The controversy surrounding Democratic Senate challenger Sen. Elizabeth Warren (D-MA)’s Massachusetts law license may play a role in Monday night’s debate between Warren and incumbent Republican Senator Scott Brown.
Last Monday, William Jacobson broke the Elizabeth Warren Massachusetts law license problem story at Legal Insurrection. That afternoon, Massachusetts Lawyers Weekly used an interview with Massachusetts Board of Bar Overseers General Counsel Michael Fredrickson to plant the false meme that the charges had been thoroughly investigated and Ms. Warren had been exonerated:
Michael Fredrickson, general counsel for the [Board of Bar Overseers], says he does not believe a law professor would be considered to have “a continuous presence” or “an office practicing law.”
“If they actually practice here – as some part-time law professors at some of the smaller schools do – they might,” Fredrickson says. “But being a professor at one of the large schools, their office is a professor’s office, and the fact that they tend to dabble in the practice of law doesn’t run afoul of our rule. I don’t think Elizabeth Warren would fall within that, such that she would have to register here.”
Fredrickson’s public comments came within hours of the publication of the story that Warren might have a law license problem, before it was even known whether the Massachusetts Board of Bar Overseers had received a complaint about Ms. Warren or if it had determined whether or not an investigation was warranted.
Though the article gave the impression Fredrickson was speaking in an official capacity on behalf of the Massachusetts Board of Bar Overseers, Fredrickson later acknowledged that he was speaking not for the Board of Bar Overseers in an official capacity, but only expressing his “personal views.”
Fredrickson also acknowledged that he made his comments last Monday that have been reported as an exoneration of Ms. Warren with little knowledge of the details of her law practice or licensing issues.
Subsequently, additional information has been presented suggesting that Warren has even more serious law license problems in Massachusetts. Based on that information and other breaking news, a recent poll at Mass Lawyers weekly readers indicates that 80% believe there is sufficient evidence for the Board of Bar Overseers to undertake a formal investigation.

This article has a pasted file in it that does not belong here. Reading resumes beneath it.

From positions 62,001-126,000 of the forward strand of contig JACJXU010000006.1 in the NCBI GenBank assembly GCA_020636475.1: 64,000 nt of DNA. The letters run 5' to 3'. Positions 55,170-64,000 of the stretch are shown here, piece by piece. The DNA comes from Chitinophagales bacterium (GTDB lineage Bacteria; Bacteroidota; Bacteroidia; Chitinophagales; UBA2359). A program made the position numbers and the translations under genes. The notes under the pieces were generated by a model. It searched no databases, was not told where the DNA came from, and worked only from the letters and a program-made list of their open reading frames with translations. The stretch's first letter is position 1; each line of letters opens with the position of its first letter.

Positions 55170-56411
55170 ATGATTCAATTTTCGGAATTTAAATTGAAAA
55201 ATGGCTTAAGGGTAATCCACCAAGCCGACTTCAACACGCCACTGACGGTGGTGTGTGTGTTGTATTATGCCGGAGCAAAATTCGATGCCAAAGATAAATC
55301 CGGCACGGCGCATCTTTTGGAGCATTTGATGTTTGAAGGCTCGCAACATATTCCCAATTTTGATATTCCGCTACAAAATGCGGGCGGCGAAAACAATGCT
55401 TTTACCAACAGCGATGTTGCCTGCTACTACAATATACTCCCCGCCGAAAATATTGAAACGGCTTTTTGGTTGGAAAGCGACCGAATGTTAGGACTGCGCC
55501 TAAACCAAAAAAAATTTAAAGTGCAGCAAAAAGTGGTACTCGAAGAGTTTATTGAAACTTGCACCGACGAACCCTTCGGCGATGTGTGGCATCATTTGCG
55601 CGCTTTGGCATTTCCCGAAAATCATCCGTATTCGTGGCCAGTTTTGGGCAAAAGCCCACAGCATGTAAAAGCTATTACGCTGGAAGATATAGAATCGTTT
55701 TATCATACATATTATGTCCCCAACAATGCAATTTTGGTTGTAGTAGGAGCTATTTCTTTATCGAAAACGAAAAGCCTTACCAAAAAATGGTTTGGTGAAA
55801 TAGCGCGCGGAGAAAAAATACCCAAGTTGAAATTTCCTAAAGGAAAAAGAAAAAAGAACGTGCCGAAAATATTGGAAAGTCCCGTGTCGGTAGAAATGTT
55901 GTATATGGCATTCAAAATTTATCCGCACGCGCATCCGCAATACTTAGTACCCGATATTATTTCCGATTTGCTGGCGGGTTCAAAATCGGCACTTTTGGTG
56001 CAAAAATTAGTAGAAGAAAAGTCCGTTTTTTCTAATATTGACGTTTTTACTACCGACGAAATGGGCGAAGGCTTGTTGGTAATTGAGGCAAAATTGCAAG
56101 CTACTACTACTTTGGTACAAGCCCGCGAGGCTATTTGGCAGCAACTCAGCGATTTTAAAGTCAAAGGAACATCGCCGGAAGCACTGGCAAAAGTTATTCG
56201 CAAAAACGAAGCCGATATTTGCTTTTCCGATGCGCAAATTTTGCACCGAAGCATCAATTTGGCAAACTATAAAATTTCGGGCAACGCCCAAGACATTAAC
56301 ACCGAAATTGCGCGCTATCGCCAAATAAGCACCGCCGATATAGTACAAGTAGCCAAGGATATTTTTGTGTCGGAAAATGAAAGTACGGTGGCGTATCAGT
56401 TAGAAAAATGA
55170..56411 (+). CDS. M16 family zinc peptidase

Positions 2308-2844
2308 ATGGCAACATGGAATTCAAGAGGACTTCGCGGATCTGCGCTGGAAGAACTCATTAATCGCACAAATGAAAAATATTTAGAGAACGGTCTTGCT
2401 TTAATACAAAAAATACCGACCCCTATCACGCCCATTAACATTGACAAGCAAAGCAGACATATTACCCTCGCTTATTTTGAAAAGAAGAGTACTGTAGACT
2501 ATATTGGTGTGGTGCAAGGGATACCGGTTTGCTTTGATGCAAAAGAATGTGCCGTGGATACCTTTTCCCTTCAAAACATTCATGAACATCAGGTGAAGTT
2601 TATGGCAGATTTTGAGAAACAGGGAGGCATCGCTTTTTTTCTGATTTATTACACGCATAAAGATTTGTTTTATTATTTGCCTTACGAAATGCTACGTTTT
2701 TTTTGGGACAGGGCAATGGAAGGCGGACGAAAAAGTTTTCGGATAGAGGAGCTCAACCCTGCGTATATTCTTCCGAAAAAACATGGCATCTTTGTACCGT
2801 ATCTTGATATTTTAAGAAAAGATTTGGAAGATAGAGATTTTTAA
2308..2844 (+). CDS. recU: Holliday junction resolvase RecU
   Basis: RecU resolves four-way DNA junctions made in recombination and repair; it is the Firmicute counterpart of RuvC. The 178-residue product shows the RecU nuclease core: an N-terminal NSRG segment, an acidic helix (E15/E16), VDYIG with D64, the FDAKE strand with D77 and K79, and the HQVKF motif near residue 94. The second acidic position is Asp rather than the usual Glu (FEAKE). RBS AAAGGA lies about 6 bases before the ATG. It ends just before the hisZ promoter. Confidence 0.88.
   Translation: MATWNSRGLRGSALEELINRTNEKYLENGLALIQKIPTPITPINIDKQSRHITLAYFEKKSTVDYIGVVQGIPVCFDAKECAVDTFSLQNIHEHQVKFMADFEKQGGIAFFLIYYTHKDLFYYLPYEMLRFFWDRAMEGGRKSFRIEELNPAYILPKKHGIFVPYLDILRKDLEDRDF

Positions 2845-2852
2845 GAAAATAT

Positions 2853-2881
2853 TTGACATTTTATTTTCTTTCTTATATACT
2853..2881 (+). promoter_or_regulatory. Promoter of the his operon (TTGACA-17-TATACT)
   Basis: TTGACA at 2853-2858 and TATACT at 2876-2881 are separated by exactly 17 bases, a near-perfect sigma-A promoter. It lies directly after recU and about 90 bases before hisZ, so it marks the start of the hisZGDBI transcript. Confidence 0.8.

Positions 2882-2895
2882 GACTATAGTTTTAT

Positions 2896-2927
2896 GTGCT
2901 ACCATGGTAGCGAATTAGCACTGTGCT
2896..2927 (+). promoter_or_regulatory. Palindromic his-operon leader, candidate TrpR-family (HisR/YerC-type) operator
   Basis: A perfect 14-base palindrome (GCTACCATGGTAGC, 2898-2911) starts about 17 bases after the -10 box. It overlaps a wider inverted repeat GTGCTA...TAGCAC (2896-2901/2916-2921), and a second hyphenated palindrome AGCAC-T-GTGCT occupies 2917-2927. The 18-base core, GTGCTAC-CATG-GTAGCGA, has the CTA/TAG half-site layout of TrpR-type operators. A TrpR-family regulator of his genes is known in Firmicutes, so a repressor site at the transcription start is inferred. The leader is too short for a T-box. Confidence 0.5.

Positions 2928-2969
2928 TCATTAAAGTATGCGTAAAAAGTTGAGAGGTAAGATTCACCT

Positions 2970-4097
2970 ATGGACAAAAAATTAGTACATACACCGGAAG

The Board of Bar Overseers, where Fredrickson serves as General Counsel, is not the only organization with authority to investigate questions of unethical or illegal activities by attorneys. Both the Board of Bar Overssers and the Office of the Bar Counsel, were established by the Supreme Judicial Court of Massachusetts in 1974 and given responsibility in these areas:
The Board of Bar Overseers and the Office of the Bar Counsel were established by the Supreme Judicial Court in 1974 as independent administrative bodies to investigate and evaluate complaints against lawyers. Although both the Board and Bar Counsel are official bodies subject to the supervision of the Supreme Judicial Court, no public funds are spent to support them. The Bar Counsel’s and the Board’s expenses come solely from the annual registration fees paid by lawyers. . .
The Office of Bar Counsel (OBC) was established . . . as an independent administrative body to investigate, evaluate and prosecute complaints against lawyers. The OBC is not a voluntary bar association or trade group. Although the office is an official body subject to the supervision of the Court, no public funds are appropriated for its expenses. The Office of Bar Counsel is entirely supported by the annual registration fees paid by lawyers. . .